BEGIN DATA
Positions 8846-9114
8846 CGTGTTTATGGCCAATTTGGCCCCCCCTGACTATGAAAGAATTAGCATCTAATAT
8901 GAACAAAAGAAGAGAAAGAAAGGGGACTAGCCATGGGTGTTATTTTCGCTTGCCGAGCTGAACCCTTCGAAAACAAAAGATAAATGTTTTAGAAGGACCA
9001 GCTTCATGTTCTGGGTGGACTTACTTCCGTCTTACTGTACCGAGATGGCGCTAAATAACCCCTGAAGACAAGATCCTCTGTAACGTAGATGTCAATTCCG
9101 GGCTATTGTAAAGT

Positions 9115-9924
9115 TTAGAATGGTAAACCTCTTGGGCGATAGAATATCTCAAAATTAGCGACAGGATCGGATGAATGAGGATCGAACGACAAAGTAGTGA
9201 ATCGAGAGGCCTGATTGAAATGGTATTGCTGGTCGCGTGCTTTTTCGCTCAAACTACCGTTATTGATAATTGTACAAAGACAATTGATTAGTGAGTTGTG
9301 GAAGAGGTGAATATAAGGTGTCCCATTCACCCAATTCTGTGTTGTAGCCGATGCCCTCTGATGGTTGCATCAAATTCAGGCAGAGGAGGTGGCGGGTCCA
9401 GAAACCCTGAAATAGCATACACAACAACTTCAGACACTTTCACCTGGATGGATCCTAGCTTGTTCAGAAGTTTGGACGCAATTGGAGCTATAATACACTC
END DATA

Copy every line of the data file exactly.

Positions 8846-9114
8846 CGTGTTTATGGCCAATTTGGCCCCCCCTGACTATGAAAGAATTAGCATCTAATAT
8901 GAACAAAAGAAGAGAAAGAAAGGGGACTAGCCATGGGTGTTATTTTCGCTTGCCGAGCTGAACCCTTCGAAAACAAAAGATAAATGTTTTAGAAGGACCA
9001 GCTTCATGTTCTGGGTGGACTTACTTCCGTCTTACTGTACCGAGATGGCGCTAAATAACCCCTGAAGACAAGATCCTCTGTAACGTAGATGTCAATTCCG
9101 GGCTATTGTAAAGT

Positions 9115-9924
9115 TTAGAATGGTAAACCTCTTGGGCGATAGAATATCTCAAAATTAGCGACAGGATCGGATGAATGAGGATCGAACGACAAAGTAGTGA
9201 ATCGAGAGGCCTGATTGAAATGGTATTGCTGGTCGCGTGCTTTTTCGCTCAAACTACCGTTATTGATAATTGTACAAAGACAATTGATTAGTGAGTTGTG
9301 GAAGAGGTGAATATAAGGTGTCCCATTCACCCAATTCTGTGTTGTAGCCGATGCCCTCTGATGGTTGCATCAAATTCAGGCAGAGGAGGTGGCGGGTCCA
9401 GAAACCCTGAAATAGCATACACAACAACTTCAGACACTTTCACCTGGATGGATCCTAGCTTGTTCAGAAGTTTGGACGCAATTGGAGCTATAATACACTC